The “Telemedicine and eHealth” study found that both patients and health-care providers were generally satisfied with the new process. Lesley Watts says she found the forms easy to use and especially liked focusing on one condition at a time: “Normally, I try to get everything taken care of as quickly as possible in one visit.”
While most patients appreciate the condition-specific questionnaires, not all patients like being pigeonholed this way, says Dr. Fogelman.
“Nobody is just one condition,” Dr. Fogelman says. “Everyone’s got multiple things going on, so that can feel a little limiting.” To address this drawback, Dr. Dixon and the other creators are considering ways to combine chronic conditions in future versions of the software.
Another remaining challenge: Since the virtual follow-ups are pre-populated with questions and answer choices, patients don’t have a lot of space to express additional concerns or give detailed descriptions for all their symptoms.
Space for free text is purposefully limited to specific questions so that doctors can make decisions efficiently without sorting through extra information that’s not relevant to the condition being treated—like gastrointestinal complaints when discussing hypertension.
“One of the problems that we had with non-structured visits using an online portal is that you get into a long back-and-forth exchange with multiple iterations that eventually require the patient to present to the clinic for follow-up,” Dr. Dixon says.
That rings true to me. I have my own wordy email chain with my doctor that began as a simple follow-up about some blood-work results. Eight messages later, my doctor and I still hadn’t come to a conclusion about my treatment, so she asked that I come in for a face-to-face appointment instead. The back-and-forth tennis match of emails wasn’t getting us anywhere.
Patients who prefer to discuss multiple issues at once can still follow up using the Beacon Hill clinic’s online portal—basically just an email account.
“For patients who may be isolated or suffering from something that requires human contact, then the online follow-ups aren’t necessarily the best thing.”
As for patients who don’t have access to the Internet or just prefer personal contact with their provider, face-to-face visits are always an option.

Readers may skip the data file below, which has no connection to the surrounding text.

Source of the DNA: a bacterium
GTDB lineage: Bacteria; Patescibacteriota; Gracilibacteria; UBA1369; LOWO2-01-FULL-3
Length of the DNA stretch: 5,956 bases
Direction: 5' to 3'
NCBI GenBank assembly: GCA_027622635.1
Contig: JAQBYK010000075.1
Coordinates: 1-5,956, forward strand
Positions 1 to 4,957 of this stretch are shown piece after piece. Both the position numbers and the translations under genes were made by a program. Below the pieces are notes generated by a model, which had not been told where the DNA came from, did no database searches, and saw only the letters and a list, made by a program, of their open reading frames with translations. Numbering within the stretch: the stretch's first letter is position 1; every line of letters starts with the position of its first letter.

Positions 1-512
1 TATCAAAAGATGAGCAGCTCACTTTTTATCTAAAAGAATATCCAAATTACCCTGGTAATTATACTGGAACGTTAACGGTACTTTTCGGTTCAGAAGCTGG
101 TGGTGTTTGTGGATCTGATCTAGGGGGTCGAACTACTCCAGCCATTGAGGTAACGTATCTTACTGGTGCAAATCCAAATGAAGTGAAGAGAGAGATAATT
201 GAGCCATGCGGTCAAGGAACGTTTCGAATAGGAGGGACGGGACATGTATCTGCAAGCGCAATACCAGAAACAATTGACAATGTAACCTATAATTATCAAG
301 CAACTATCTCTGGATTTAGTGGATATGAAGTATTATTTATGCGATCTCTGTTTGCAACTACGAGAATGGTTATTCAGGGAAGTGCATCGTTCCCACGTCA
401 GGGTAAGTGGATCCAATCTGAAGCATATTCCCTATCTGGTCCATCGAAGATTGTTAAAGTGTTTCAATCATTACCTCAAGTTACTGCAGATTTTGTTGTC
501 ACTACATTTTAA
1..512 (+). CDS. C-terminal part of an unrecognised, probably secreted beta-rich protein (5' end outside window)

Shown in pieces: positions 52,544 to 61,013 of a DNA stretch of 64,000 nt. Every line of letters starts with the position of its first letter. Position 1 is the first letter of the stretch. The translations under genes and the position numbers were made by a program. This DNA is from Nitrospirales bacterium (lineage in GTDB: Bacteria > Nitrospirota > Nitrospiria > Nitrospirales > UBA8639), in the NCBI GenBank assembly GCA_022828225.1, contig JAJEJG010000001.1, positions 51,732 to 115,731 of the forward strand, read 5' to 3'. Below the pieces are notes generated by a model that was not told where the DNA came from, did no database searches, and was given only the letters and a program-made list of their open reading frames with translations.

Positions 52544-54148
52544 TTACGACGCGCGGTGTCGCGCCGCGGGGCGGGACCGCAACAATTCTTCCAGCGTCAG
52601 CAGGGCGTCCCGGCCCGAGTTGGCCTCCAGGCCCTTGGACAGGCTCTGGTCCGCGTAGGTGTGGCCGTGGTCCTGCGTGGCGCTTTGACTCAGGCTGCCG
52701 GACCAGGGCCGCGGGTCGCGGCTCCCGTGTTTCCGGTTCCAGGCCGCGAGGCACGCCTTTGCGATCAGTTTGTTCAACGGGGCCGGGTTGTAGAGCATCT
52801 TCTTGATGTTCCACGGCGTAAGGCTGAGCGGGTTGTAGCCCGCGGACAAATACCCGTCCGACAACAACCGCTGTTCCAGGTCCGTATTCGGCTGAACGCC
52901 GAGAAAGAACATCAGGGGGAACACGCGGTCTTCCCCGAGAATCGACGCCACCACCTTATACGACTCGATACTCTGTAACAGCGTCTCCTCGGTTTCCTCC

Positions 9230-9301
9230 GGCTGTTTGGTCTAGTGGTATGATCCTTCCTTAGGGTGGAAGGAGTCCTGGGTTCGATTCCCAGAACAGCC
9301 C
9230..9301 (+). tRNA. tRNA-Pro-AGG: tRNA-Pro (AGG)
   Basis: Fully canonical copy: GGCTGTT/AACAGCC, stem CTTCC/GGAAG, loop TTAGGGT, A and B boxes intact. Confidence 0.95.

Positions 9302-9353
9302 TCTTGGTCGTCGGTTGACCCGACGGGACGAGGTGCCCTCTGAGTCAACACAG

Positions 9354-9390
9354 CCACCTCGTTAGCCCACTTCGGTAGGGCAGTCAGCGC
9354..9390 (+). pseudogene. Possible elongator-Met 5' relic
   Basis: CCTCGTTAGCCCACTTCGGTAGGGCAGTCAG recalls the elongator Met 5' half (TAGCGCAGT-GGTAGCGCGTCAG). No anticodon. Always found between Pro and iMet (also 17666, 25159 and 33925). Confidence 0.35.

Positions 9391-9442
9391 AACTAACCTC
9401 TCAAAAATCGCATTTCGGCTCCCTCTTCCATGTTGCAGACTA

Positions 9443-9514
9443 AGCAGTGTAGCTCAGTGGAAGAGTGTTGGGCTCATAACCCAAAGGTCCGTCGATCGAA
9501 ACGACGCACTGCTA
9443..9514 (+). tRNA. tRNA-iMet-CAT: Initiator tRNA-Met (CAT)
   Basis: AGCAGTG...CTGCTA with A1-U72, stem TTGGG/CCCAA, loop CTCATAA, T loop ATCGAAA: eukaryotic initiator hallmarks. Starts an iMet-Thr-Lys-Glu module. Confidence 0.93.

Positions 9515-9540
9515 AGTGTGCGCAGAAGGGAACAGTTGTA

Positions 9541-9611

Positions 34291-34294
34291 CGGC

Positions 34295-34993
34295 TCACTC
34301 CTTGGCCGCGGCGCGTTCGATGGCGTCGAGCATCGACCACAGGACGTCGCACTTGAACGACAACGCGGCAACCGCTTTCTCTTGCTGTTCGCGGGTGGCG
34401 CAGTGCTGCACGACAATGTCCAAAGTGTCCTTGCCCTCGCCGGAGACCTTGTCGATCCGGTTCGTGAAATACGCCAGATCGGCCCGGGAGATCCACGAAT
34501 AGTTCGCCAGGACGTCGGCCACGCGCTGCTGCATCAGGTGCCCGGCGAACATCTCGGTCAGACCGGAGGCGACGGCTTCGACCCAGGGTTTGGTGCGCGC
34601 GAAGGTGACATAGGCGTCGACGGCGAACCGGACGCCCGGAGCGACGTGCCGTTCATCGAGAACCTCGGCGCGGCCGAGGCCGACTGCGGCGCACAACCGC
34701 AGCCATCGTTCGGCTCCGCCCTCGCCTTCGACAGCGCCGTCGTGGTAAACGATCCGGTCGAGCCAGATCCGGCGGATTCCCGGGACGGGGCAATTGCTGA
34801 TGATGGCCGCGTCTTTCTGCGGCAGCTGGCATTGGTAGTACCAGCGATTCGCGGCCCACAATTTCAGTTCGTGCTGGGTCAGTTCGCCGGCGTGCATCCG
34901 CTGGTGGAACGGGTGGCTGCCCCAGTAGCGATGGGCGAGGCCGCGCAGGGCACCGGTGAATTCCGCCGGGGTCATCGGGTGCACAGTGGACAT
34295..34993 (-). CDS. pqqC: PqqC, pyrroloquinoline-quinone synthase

“For patients who may be isolated or suffering from something that requires human contact, then the online follow-ups aren’t necessarily the best thing,” Dr. Dixon says. “We don’t say that you shouldn’t see a doctor or nurse anymore. We’re just saying that some visits can be replaced or avoided by using virtual visits instead.”
So can you expect to receive virtual follow-ups from your doctor? It’s unlikely right now, but possible, perhaps even probable, in the future.
The online tools are currently being used only by eight Massachusetts General Hospital practices in Boston, though Dr. Dixon is looking to expand to others in Massachusetts and even California.
The trouble is billing. Right now, the virtual visits require a different payment model than traditional fee-for-service—separate billing for each procedure—since they technically can’t be billed to an insurance provider. Insurance generally pays doctors only for in-person services.
But health care in Massachusetts and beyond is transitioning toward an Accountable Care Organization model: “If we take better care of the patients, hospitalize them less, and manage their chronic disease, then we share the savings with the insurance plans,” Dr. Dixon explains.
Instead of incentivizing individual, billable procedures, the new payment model aims to reward doctors for maintaining and improving the overall health of their patients. By more effectively monitoring and managing patients’ chronic conditions, Dr. Dixon hopes the virtual visits can do just that.
“It’s often hard for patients to make it into the office for a needed appointment, and by making it easier for them to check in with me for evaluation and management of their chronic condition, I can ultimately do a better job in treating them,” he says.
Readers, thoughts? Would you want your doctor to do something iike this?